Background: Cone beam computed tomography (CBCT) provides means for respiratory resolved volumetric imaging of the thorax. However, merely sorting the acquired projections into respiratory phases and performing a series of conventional three-dimensional (3D) reconstructions lead to clinically prohibitive reconstruction artifacts. This problem can be mitigated by iterative 4D reconstruction. We present a clinical evaluation of two iterative 4D-CBCT reconstruction algorithms during stereotactic body radiation therapy.
Material and methods: Two types of iterative 4D-CBCT reconstructions were performed utilizing: 1) total variation (TV) minimization; and 2) optical flow (OF) based deformable registration between phases. The reconstructions were initially evaluated on a lung phantom with a moveable target insert. Subsequently, 4D-CBCT reconstructions were performed for 19 patients on 2-3 CBCT projection datasets previously acquired for conventional 3D-CBCT reconstruction (∼650 half-fan projections per scan in a full one-minute gantry rotation). The 4D reconstructions were imported into a treatment planning system, where the gross tumor volume (GTV) was delineated and used to extract the tumor motion amplitude.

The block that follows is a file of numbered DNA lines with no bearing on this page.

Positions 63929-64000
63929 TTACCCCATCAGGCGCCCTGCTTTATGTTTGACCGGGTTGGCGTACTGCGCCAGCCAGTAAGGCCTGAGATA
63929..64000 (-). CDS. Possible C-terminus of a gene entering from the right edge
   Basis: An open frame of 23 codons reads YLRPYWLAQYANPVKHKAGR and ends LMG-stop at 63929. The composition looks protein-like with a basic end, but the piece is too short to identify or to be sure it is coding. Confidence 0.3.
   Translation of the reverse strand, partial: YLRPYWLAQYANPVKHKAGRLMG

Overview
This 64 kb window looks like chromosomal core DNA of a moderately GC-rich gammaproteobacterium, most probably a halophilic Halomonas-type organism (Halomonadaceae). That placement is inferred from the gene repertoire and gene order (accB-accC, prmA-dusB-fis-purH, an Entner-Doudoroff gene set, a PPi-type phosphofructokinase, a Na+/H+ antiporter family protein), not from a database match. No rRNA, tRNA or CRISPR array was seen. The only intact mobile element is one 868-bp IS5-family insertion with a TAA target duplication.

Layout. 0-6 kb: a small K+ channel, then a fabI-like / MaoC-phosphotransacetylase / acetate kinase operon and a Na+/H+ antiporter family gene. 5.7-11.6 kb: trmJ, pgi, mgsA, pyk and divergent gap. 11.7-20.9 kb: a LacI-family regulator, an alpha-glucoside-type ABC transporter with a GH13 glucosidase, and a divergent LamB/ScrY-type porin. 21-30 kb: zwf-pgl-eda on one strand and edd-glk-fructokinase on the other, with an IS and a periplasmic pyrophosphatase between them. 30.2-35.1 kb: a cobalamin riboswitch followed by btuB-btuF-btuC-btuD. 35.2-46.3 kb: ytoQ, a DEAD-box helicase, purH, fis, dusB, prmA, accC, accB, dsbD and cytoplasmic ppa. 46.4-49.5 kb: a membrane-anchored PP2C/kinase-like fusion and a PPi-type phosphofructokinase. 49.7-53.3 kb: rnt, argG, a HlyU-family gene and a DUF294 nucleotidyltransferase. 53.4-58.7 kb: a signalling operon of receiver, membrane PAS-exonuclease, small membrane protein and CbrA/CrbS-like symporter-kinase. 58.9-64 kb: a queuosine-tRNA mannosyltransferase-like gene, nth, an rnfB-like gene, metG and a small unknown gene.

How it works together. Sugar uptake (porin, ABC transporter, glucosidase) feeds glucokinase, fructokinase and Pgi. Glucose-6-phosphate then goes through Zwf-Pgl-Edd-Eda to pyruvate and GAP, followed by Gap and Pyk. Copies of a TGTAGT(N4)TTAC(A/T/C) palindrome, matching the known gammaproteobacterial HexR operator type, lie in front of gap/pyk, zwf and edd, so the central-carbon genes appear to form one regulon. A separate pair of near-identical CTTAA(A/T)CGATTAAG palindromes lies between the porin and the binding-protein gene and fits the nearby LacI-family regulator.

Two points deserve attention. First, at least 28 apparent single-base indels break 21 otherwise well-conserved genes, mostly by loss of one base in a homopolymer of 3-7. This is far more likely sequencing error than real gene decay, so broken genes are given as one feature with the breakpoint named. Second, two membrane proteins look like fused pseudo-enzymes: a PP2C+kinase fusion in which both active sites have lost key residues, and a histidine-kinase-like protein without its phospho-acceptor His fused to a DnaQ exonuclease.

Results: For both phantom and patient scans, the iterative 4D-CBCT reconstructions had sufficient quality for GTV delineation when the breathing period was faster than 3.5 seconds (15 of 19 patients), but not for slower breathing periods (4 patients). The 3D tumor motion amplitude for the patients was significantly lower (p = 10(-6), Wilcoxon signed rank test) in the OF reconstructions (mean 4.0 mm) than in the TV reconstructions (mean 5.3 mm).
Conclusion: TV and OF iterative 4D-CBCT reconstruction of the thorax in a lung phantom and for 19 patients was demonstrated from standard CBCT scans and used to estimate the daily lung tumor motion.